Last month, I made my yearly trip to take part in the Marine Exchange of North America’s (MISNA) annual meeting, which was held in Vancouver, BC. MISNA is a coalition of non-profit marine exchanges that track ships from New York to around the coast to Alaska. We use the MISNA umbrella to pool our vessel information to sell to domestic and global clients. The bulk of the meeting is not about our contracts, but area reports of what we are each doing. Most of the updates centered on the technology being used to push and collect information to make shipping better, faster, cheaper, and safer. For example, in Alaska we heard about the hundreds of AIS receiving stations they have deployed to track ships moving through Alaskan waters. Their system is used to alert authorities and orchestrate response operations when a vessel may be in trouble. They also are starting to transmit weather, tide, and current information to mariners through their AIS sites. Further south, Vancouver talked about their dissemination of port information via a smart phone app. The marine exchange in Los Angeles talked about their public-private partnership with Coast Guard Vessel Traffic Service and their cybersecurity work to protect the information and communications they rely on as a port.
I used my time to discuss our work to make the port more efficient by syncing up the Harborlights ship movement information with facility dock information in the Pronto program, a vessel and terminal scheduling visibility platform developed by the Port of Rotterdam. Thanks to the generous sponsorship of Shell, we will be running a six to nine month trial of Pronto with chemical tankers and terminals in the port of Houston starting in January 2020. The Port Bureau Board of Directors has been focused on this effort for quite some time with the mindset that we need to work together to change the status quo to remain competitive as a port community. Pronto offers users one screen where all parties, from the line handlers and tugs to the pilots and terminals, can share and view high-level schedule information. The goal here is to increase the predictability of operations through information transparency, thus allowing us to more efficiently utilize assets and reduce turnaround time. More insights into port calls should also lead to higher safety levels, reduced emissions, and optimization of planning with other global ports.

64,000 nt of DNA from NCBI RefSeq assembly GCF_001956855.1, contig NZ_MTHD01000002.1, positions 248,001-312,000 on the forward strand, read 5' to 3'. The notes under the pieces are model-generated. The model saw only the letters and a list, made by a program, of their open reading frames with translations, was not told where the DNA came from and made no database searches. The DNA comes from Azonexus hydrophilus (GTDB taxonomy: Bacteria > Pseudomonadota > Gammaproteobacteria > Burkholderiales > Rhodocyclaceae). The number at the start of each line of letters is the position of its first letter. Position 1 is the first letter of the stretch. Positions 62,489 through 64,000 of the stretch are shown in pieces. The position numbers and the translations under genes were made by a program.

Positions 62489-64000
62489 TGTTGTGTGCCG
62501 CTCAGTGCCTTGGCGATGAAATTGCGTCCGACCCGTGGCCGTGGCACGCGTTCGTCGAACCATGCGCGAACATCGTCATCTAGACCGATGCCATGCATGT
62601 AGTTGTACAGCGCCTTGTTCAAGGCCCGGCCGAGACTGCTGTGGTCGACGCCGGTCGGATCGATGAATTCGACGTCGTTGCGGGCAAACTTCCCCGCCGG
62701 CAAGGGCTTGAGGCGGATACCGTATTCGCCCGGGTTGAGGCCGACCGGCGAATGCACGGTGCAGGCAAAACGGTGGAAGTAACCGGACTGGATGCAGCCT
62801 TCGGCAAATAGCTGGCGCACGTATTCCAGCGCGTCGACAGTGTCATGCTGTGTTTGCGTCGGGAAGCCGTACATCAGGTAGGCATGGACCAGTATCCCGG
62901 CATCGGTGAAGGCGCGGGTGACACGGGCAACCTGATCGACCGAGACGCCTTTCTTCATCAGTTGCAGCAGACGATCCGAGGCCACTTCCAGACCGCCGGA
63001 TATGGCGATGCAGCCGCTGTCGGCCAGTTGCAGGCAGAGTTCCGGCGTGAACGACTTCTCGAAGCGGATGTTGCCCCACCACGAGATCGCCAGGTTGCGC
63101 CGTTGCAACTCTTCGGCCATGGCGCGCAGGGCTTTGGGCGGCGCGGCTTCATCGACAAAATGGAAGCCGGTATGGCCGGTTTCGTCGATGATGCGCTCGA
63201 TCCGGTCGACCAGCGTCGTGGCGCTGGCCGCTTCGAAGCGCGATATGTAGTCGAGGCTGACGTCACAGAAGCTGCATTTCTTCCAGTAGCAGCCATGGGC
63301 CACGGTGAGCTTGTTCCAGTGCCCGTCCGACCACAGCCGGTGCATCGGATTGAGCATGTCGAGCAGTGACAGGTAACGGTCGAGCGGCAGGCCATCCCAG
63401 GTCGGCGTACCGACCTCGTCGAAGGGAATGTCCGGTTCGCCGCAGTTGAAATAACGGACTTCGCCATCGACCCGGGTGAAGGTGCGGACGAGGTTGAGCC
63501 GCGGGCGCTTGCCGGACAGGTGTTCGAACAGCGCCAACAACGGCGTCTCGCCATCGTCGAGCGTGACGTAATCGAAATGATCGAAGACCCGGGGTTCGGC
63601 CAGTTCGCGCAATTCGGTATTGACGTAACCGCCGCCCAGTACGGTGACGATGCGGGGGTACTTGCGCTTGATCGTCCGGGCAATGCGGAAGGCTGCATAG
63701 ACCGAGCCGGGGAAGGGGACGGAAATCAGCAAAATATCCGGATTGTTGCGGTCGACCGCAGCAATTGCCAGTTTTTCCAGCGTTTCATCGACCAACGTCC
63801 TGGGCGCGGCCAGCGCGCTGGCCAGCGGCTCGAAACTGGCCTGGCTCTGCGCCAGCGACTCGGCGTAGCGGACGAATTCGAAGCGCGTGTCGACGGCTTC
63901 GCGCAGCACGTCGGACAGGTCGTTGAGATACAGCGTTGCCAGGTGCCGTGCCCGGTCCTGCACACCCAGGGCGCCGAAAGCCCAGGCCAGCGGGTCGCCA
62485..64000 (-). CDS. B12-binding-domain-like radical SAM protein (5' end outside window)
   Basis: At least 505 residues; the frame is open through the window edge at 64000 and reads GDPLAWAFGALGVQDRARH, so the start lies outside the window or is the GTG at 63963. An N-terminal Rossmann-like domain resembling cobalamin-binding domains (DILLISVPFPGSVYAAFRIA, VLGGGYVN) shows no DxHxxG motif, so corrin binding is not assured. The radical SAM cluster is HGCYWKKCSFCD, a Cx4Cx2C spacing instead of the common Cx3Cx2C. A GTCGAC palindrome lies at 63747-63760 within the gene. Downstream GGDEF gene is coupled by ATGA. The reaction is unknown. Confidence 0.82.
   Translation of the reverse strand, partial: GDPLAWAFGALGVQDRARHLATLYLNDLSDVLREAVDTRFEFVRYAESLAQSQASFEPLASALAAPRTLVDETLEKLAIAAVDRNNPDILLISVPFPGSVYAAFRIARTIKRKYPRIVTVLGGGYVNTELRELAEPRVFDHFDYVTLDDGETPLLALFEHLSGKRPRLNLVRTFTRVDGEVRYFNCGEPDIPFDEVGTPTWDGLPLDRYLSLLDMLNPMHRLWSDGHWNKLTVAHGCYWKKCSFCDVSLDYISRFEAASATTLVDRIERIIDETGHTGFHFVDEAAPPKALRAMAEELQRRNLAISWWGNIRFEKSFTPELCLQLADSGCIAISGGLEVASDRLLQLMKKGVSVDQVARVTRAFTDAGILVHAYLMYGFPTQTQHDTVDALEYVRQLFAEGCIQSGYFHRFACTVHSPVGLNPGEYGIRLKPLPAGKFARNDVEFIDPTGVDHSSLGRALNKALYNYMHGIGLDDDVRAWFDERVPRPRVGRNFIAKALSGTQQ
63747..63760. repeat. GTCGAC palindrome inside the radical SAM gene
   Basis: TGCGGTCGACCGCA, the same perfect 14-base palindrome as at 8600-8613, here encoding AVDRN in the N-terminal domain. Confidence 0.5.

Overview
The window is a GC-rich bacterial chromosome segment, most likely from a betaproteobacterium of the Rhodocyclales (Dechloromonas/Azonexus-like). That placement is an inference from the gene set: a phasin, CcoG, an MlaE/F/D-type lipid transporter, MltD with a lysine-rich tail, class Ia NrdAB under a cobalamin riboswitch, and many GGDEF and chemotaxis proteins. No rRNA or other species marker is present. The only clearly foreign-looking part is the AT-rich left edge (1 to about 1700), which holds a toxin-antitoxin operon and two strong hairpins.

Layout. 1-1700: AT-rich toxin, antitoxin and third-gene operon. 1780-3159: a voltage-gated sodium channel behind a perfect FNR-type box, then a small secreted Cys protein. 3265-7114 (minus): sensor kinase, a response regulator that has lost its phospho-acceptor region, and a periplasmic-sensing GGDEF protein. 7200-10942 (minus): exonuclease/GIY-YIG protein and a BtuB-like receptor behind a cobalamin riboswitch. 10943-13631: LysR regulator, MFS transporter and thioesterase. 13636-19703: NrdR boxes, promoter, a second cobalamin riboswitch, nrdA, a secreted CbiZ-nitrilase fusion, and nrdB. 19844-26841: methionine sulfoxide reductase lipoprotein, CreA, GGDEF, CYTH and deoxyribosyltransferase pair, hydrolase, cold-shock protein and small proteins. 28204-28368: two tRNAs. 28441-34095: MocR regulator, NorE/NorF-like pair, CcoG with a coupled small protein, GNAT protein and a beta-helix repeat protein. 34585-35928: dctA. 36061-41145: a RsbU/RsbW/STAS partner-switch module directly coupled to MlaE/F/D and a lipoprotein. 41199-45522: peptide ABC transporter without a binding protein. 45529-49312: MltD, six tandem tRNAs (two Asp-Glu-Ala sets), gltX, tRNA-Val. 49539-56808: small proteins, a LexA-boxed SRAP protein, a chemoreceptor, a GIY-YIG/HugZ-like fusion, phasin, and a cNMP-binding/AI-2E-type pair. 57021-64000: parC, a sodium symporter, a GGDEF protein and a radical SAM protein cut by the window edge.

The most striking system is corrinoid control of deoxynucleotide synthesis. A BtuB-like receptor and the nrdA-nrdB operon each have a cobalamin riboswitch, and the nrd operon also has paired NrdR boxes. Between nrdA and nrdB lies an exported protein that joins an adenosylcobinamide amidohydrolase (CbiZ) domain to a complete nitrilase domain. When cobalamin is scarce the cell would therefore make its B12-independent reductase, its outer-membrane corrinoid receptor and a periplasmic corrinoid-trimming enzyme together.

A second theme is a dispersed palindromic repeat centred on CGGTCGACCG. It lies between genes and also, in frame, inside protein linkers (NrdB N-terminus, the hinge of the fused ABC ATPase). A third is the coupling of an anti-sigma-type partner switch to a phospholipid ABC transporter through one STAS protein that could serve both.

Pronto has been up and running in Rotterdam for a while, and Shell has seen a marked improvement in the efficiency at their Moerdijk facility there. Based on that success, Shell has dedicated financial resources as well as Captain Steve Byrnes to support the trial. Of course, the 15-20 companies that have agreed to participate in the trials are also investing their time and talent in evaluating whether this is the right platform to integrate our information to get to the next level of efficiency as a port. Christine Schlenker is leading it up for the Port Bureau, and it is quite an exciting project.
After several days talking about new technology at the MISNA meeting, Annette and I worked our way down the coast to the San Francisco area to spend the weekend with my sister, Kathy, and her husband, Matt. On our way to lunch we came across the epitome of retro technology – a huge warehouse filled with 2,000+ pinball machines! Both Matt and I were excited by the nostalgic sight and immediately set to proving who was the real pinball wizard by lighting up the machine and setting off the bells! We had such a good time that Matt bought a machine. I’m not sure my sister was sold on bringing a pinball machine into their home, but I convinced Matt that he needed to go a little retro if he was going to compete to be the coolest guy on the block.
Let us know how we can help you remain competitive. Some of our ideas involve advancing technology, like Pronto, to see if we can make things faster and better. Sometimes we, too, just like to be a little more retro, like setting off the bells and whistles when you’ve hit those pinballs into wizard level!